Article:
The intellectuals were those who “trained in literature and writing, but who were not destined to a professional career within the Church.” (Schwartz). The Clerk from the Canterbury Tales is titled as the “life of study” (Mann 74) due to his devotion to studying and his academics. Some examples of his devotion would be how he uses his money to buy books instead of clothes. As well as they way he speaks shows that he’s influenced by the subject of philosophy, “souning in moral vertu was his speech, and gladly wolde he lerne, and gladly teche” (Damrosch 332).

The merchants were known to sell goods during the Peasant Revolt of 1381. As stated before, they did not want to be controlled, therefore they began to sell food and clothes as an act of freedom from the government. As Yiliz states, the merchants were emerging members from the “landless men, escaped serfs, casual harvest labourers, beggars, and outlaws.” A common issue that would occur within the merchants was not gaining a lot of profit in sales.

The character “The Merchant” reflects this social class. The way Chaucer describes the Merchant gives the readers that he is the ideal businessman by his appearance and actions. In lines 272-274 of the General Prologue, the Merchant is wearing a nice hat and boots to show his elegance, as a businessman should. In line 277, the Merchant emphasizes the earnings he’s made. He also mentions trade routes over sea is a great way to make profit in lines 277-278. All these qualities are what makes the ideal businessman and merchant because although the Merchant is not financially stable, he still gives the audience the impression that he’s doing successfully great at his job.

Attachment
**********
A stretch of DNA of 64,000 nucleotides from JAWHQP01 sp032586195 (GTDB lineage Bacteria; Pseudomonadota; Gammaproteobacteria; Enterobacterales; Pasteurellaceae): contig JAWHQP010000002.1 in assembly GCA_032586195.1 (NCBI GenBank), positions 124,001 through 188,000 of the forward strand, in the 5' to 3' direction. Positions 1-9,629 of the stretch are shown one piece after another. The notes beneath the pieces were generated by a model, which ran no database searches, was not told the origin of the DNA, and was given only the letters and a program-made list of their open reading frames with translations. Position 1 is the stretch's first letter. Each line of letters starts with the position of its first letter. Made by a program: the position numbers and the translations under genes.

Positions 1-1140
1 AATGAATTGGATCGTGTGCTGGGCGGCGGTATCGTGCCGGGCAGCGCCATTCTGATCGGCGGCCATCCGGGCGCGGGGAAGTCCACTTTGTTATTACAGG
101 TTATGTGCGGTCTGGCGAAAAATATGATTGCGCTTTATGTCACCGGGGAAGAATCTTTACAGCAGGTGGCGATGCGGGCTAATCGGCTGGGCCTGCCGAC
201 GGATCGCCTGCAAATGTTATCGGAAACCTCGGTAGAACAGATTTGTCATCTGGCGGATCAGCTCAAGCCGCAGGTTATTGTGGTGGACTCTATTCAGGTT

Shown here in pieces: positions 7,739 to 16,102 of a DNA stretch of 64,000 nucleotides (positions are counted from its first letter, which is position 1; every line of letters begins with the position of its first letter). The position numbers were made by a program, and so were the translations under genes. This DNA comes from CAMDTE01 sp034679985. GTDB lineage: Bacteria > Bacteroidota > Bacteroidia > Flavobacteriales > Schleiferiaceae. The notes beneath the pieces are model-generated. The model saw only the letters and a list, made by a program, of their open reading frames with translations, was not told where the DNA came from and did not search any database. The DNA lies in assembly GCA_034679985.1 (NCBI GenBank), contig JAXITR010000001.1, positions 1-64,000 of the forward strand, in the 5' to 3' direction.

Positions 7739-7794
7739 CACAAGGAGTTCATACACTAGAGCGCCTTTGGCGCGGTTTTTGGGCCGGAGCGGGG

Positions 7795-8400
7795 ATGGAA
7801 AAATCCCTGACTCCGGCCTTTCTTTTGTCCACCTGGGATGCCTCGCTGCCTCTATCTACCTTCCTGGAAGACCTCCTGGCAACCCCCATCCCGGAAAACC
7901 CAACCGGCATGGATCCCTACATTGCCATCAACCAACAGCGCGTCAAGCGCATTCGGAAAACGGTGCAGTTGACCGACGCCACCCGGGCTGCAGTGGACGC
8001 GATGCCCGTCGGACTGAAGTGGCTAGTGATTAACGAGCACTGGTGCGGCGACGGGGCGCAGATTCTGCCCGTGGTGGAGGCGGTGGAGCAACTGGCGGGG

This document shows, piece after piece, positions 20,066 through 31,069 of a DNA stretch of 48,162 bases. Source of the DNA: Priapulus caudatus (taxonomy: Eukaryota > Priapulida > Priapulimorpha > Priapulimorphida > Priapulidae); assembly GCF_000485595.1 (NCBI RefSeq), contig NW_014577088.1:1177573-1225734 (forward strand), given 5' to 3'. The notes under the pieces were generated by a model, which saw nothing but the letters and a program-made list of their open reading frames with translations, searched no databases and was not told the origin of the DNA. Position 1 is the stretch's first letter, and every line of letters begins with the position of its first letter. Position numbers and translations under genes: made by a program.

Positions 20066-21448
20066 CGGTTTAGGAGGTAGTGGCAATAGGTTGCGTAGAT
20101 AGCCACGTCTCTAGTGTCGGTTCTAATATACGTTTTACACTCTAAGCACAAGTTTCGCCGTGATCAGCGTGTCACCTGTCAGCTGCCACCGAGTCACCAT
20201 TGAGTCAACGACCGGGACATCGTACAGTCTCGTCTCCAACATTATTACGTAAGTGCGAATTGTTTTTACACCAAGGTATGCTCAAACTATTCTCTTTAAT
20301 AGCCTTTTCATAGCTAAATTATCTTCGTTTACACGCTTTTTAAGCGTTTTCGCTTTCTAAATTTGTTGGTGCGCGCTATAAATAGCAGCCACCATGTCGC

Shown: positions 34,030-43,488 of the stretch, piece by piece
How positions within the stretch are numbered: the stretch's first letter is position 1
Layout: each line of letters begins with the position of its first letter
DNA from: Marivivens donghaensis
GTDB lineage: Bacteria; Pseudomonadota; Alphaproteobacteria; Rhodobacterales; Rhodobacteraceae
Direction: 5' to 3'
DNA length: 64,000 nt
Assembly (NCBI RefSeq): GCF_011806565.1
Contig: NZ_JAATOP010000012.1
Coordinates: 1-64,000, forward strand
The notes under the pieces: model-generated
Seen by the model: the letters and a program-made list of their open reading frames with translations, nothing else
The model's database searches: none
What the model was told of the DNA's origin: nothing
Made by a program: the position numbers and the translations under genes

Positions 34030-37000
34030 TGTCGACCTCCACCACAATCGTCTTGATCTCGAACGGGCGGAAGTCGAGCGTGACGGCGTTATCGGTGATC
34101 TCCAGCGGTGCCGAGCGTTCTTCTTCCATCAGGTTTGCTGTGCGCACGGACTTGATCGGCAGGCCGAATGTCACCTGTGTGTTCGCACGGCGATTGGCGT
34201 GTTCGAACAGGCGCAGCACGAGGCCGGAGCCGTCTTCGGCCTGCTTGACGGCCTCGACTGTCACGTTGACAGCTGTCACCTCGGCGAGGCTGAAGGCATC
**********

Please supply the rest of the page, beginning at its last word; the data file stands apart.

In conclusion, each character of Geoffrey Chaucer’s Canterbury Tales represents a social class within the Medieval Age. Each of the character’s appearance and behavior reflect the ideology and stereotypes of the three male estates, feminine estates, and the two new social classes: the intellectuals and the merchants.

Works Cited

  1. Bowden, Muriel (Muriel Amanda), and Chaucer, Geoffrey. A Commentary on the General Prologue to the Canterbury Tales. New York: Macmillan Co., 1948. Print.
  2. Damrosch, D., Dettmar, K., Baswell, C. and Schotter, A. (2010). The Longman anthology of British literature. 4th ed. New York: Longman.
  3. Given-Wilson, Chris. The English Nobility in the Late Middle Ages : The Fourteenth-Century Political Community, Routledge, 1996. ProQuest Ebook Central, https://ebookcentral.proquest.com/lib/wpunj-ebooks/detail.action?docID=178617.
  4. Heckel, N. (2019). Sex, Society and Medieval Women by N. M. Heckel | River Campus Libraries. [online] Library.rochester.edu. Available at: https://www.library.rochester.edu/robbins/sex-society.
  5. Mann, Jill. Chaucer and Medieval Estates Satire; the Literature ofSocial Classes and the General Prologue to the Canterbury Tales. Cambridge [Eng: University Press, 1973. Print.
  6. Pariona, Ameber. ‘What Is Feudalism?’ WorldAtlas, Apr. 25, 2017, worldatlas.com/articles/what-is-feudalism.html.
  7. Schwartz, Debora. ‘The Three Estates’. Cola.Calpoly.Edu, http://cola.calpoly.edu/~dschwart/engl430/estates.html.
  8. Yildiz, Nazan. “GEOFFREY CHAUCER IN-BETWEEEN: A MEDIEVAL HYBRID LIVING IN A MEDIEVAL ‘THIRD SPACE.’” International Journal of Arts & Sciences (2014): 49–59. Web.
  9. ‘What caused the Peasants’ Revolt of 1381?’ The Hutchinson Unabridged Encyclopedia with Atlas and Weather Guide, edited by Helicon, 2018. Credo Reference, https://ezproxy.wpunj.edu/login?
  10. url=https://search.credoreference.com/content/entry/heliconhe/what_caused_the_peasants _revolt_of_1381/0?institutionId=246. Accessed 16 Dec. 2019